I have complex partial seizures w/ absence seizures as well. My neuro gave me Topamax when diagnosed 5 years ago. I have taken it ever since. I continued to have seizures about once a month even on the Topamax. A friend of mine told me that people with seizures should never take anything but Tylenol for pain, headaches, etc. My neuro never told me that. Also I stopped eating any wheat due to a diagnosis of Celiac Disease three years ago. I have a seizure maybe every 6 months now usually due to either food contamination or hormones. I definitely believe their is a correlation to what we ingest and seizures. By the way, I did decrease my Topamax by 100mg a day after omitting wheat from my diet so that was a plus! I now take 100mg bid. Plus I lost 20 pounds after taking wheat out of my diet!! Just a bonus! Just because we are given a pill for seizures does not mean we should not watch what we consume.

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I'm in my early twenties and also on the same dosage of keppra and loving it! I was on another medication and I could only eat certain foods without vomiting. I have simple and complex partial seizures, Since the Keppra it's easier to eat but i still get squeemish over some foods. Its funny because the one thing I have always been able to eat since the Seizures started has been Chicken Nuggets from mcDonalds, and i hated them before. Everything else never stayed down.  I loved hamburgers and now i cant stand the after taste or how they make me feel. So I think there is a tie, because i also do better when i'm eating healthy. I have also noticed an increase in episodes before my period, actually thats how i can tell its about to start.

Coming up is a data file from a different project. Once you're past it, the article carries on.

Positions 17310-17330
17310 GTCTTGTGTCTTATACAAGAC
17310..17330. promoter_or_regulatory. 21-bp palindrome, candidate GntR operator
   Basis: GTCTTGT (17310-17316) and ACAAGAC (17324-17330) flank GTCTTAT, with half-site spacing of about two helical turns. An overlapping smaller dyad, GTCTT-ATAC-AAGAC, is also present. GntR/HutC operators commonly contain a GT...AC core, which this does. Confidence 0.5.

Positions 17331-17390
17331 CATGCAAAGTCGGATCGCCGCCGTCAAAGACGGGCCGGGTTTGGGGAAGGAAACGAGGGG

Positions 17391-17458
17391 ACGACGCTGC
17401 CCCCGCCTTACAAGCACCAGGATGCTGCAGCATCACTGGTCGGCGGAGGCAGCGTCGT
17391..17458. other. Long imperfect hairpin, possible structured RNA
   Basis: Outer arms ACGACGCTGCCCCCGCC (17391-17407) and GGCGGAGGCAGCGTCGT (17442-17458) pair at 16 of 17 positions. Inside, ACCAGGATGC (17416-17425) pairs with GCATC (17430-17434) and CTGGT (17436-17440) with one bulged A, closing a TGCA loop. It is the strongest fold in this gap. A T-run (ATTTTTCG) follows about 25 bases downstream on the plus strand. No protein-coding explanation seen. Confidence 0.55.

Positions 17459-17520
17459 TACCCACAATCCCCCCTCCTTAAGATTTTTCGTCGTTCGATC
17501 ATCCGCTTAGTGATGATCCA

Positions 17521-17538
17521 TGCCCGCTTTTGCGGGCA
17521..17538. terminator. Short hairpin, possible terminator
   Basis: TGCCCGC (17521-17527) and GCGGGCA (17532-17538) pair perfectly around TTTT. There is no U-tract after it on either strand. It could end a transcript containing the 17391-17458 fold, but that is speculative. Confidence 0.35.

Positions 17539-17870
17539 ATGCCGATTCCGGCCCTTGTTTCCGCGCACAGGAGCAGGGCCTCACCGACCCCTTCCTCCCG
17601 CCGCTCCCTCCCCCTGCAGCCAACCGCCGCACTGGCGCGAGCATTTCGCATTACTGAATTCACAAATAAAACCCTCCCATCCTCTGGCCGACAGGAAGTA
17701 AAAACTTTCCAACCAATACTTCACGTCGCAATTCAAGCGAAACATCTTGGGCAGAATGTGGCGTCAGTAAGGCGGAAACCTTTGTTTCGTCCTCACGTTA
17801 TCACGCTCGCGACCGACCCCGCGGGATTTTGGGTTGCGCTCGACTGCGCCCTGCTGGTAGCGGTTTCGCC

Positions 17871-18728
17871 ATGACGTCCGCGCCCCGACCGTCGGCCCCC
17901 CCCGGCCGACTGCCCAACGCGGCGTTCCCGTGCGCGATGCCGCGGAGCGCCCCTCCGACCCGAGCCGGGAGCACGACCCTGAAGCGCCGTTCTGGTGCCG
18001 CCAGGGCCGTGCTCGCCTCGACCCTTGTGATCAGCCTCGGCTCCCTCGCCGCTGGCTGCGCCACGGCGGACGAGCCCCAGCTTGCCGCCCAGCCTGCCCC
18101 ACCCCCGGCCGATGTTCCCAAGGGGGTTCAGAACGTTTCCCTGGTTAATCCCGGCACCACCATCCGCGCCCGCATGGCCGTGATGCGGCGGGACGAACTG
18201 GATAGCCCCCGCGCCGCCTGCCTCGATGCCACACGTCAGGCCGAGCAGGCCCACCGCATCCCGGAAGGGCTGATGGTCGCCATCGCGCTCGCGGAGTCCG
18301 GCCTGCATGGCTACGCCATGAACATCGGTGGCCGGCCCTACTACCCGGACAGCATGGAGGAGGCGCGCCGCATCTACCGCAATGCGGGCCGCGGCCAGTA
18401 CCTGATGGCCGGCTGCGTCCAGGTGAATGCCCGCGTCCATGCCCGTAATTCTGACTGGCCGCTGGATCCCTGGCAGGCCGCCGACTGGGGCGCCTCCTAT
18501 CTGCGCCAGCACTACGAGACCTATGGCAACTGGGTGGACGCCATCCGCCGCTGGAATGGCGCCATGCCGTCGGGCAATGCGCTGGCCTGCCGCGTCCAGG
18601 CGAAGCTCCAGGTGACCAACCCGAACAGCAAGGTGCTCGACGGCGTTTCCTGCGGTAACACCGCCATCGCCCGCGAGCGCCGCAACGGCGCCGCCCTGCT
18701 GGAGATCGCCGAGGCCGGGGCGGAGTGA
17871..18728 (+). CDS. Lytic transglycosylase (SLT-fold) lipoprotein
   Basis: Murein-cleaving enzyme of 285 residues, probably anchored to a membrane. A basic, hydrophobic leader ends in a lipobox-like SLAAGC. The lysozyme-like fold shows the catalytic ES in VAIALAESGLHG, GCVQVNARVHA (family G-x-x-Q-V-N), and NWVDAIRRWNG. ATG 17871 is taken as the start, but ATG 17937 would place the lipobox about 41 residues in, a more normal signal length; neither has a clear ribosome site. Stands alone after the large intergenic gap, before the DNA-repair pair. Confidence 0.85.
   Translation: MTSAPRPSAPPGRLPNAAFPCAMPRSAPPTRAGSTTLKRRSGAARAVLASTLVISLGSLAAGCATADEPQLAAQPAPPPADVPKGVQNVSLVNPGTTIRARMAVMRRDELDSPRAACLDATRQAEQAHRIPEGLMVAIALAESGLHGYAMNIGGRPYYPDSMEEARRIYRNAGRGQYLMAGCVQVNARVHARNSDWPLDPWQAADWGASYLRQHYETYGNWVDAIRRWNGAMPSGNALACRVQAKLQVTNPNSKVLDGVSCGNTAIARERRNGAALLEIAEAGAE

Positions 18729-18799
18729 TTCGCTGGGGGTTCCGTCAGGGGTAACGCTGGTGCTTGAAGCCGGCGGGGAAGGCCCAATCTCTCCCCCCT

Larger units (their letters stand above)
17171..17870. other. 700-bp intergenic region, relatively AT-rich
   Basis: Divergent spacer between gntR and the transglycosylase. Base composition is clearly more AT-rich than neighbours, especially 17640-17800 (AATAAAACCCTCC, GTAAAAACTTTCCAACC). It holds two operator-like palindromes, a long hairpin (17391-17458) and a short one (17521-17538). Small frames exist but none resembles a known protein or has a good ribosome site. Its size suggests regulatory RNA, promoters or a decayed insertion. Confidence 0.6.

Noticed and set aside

I also echo the awesomeness of this website! Thanks Everyone!!!!

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Very interesting topic and one I've looked up a lot and thought about in relation to my epilepsy a lot. I have a history of grand mal seizures and I take 3000 mg of Keppra a day and 1000 mg of Depakote a day and it is working very well for me but I think there's more to it than my meds. I am a believer that your diet and the food you eat effects every aspect of your life from energy, sleep, seizures or other disorders, the way you act and everything. I believe it's all linked somehow and I'm not even a big nutrionist or anything. I'm 24 and just eclipsed the 2 year mark from when I had my last seizure. Before that I usually had around 2 seizures a year and sometimes as many as 4 a year if you go back to my grade school days. Looking back the more my diet improved the fewer seizures I had and I try to stay away from greasy foods now because that was a problem back in high school. Wheat was definitely a problem and I think nuts might have been also. Looking back I used to eat lots of nuts because they are rather healthy and have a lot of protein but now I don't and I'm seizure free. Maybe coincidence maybe not. Now I eat predominantly chicken, meat, eggs and lots of rice. Chicken, eggs and rice I've read are known to be good for epilepsy. I've had maybe one aura in the past year and I highly contribute that to my diet. Water is also one of the best medicines. The more water you drink the healthier you're going to be in general.

I've asked my neurologist what I can eat to help but the answers I've gotta are always vague because for every study that says some food is good for you there's another study that says that it has no effect. That is a breakdown of my life and food intake with epilepsy. Below the break I wrote up something relevant about a friend of mine and his food adjustments to a life threatening disease.